We have come to 1962 on NFL Thursday today, and it’s the second year of the Green Bay Packers and their decade’s dynasty (five NFL titles in seven seasons). We will determine championship game MVPs for both professional leagues, even though the AFL didn’t start doing until 1963. Oh, and don’t forget the ROTY hardware, either. Woohoo!
You can check out our first miniseries entry on this year for context, by the way. Enjoy!
1962 NFL Championship Game MVP: Ray Nitschke, LB, Green Bay Packers (original); Jerry Kramer, RG/K, Green Bay Packers (revised)
The Packers beat the New York Giants, 16-7, in a defensive battle, and Green Bay linebacker Ray Nitschke won the MVP Award, mostly for recovering two Giants fumbles. We know that statistic to be mere lucky, sabermetrically speaking, so we will be hard-pressed to confirm this vote.
The Packers gained just 244 yards on offense, and the Green Bay defense as a whole forced three turnovers while holding the Giants offense to just 291 yards. But this is what we find interesting: The Packers regular kicker (halfback Paul Hornung) couldn’t kick due to an injury, and Green Bay right guard Jerry Kramer filled in—kicking three field goals that decided the game, even though he did miss two.
Kramer also added an extra point on the Packers’ only touchdown, and he helped pave the way for Green Bay’s 148 yards on the ground. It’s a random choice, but we see his contributions having more value than Nitschke’s random luck.
1962 AFL Championship Game MVP: Len Dawson, QB, Dallas Texans
The Dallas Texans won the AFL title with a 20-17 double-overtime win over intrastate rival Houston, and that brought the Oilers’ two-year championship run to an end in the upstart league. No one talks about this contest much, historically, but it was a great game by any standard. The Texans led 17-0 at halftime, so Houston’s comeback was newsworthy, too, in addition to the rare overtime element.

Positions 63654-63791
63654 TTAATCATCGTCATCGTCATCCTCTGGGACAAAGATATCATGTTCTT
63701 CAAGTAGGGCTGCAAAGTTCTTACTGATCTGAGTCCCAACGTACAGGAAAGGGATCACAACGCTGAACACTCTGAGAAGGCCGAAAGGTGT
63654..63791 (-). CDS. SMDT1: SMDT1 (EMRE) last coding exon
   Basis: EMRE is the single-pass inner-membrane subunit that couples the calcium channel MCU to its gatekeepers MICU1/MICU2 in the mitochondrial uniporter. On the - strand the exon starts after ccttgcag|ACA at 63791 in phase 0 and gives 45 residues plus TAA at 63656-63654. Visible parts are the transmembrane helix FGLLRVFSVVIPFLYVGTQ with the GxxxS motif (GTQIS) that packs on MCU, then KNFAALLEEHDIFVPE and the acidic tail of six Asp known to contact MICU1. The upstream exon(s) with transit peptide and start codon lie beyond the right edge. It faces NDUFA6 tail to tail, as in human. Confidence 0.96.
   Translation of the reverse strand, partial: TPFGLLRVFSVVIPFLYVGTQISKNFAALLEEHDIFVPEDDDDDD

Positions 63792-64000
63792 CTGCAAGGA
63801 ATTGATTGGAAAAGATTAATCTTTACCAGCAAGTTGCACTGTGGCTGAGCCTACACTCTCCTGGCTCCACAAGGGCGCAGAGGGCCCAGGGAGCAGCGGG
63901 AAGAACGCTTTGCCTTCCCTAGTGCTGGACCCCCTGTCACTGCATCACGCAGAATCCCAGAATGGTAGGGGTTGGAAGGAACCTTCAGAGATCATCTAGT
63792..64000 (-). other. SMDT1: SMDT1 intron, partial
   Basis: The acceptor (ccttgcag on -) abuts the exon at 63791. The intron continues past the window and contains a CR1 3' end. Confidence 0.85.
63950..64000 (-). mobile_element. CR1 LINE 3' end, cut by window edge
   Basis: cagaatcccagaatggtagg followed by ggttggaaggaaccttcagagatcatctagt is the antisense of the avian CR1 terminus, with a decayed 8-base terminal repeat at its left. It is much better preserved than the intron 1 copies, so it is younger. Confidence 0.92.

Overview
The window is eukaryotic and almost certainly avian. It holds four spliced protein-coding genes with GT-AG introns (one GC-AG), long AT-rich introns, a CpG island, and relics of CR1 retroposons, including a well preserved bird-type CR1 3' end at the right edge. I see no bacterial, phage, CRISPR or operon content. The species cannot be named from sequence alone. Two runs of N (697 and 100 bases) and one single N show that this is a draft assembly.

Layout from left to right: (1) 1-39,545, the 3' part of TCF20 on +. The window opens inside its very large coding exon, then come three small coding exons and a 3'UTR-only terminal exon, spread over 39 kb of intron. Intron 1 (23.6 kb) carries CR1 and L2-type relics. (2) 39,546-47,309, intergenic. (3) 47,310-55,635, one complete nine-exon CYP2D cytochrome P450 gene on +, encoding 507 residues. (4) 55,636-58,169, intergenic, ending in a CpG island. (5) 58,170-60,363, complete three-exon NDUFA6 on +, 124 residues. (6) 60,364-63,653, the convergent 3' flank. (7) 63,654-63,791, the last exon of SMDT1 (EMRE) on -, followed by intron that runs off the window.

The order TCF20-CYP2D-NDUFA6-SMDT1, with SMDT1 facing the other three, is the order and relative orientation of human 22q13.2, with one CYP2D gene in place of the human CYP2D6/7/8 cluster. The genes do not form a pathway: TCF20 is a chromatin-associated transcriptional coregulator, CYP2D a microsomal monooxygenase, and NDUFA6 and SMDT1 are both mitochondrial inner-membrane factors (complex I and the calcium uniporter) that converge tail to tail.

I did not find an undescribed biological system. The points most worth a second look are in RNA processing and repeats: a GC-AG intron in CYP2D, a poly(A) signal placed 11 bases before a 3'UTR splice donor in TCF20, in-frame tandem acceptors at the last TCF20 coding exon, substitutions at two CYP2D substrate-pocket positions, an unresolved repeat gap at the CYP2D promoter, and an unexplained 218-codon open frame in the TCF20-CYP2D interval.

The Oilers committed 5 turnovers, all interceptions of George Blanda, and they were split among four Texans defensive players, none for big returns or scores. The Oilers also out-gained the Texans by 122 yards, so the Dallas defense wasn’t that stellar. Offensively, though, Dallas has few MVP candidates.
It’s either quarterback Len Dawson (105.7 QB rating and 26 yards rushing) or halfback Abner Haynes (71 scrimmage yards, two TDs). Dawson only attempted 14 passes on the day, though, and Haynes fumbled once for the Texans’ only turnover. We will go with Dawson for game management and no turnovers, even though he let himself get sacked six times for 50 yards (!) in lost yardage. Oh well …
1962 NFL ROTY: Ronnie Bull, FB, Chicago Bears (original, confirmed)
These awards are harder to analyze with two leagues, as Chicago Bears fullback Ronnie Bull was the only first-year NFL player to compile at least 500 scrimmage yards in 1962. He won the vote, and we will confirm it, as there are no other real options.
The Bears went 9-5 to finish four games behind the Packers in the West Division as Bull compiled 694 scrimmage yards, while scoring just one and fumbling five times. But he’s literally all we have for the award this time out. If it had been one league combined, no way he wins this hardware.
1962 AFL ROTY: Curtis McClinton, FB, Dallas Texans (original); Bobby Jackson, FB, San Diego Chargers
We have only two real candidates here: Texans fullback Curtis McClinton (937 scrimmage yards, 2 TDs, 5 TOs) and San Diego Chargers fullback Bobby Jackson (547 scrimmage yards, 7 TDs, 0 TOs). With the Texans finishing 7 games ahead of the Chargers in the West Division, we can see why McClinton won the award at the time—but we can’t give it to him with that TD:TO ratio. No way.
So, we give the nod to Jackson, who helped his team finished 4-10 rather than 2-12 or 3-11, instead of to McClinton—who may have prevented his team from finishing 12-2 or even 13-1. Fumble machines do not win awards in our world of retroactive analysis, if we can help it.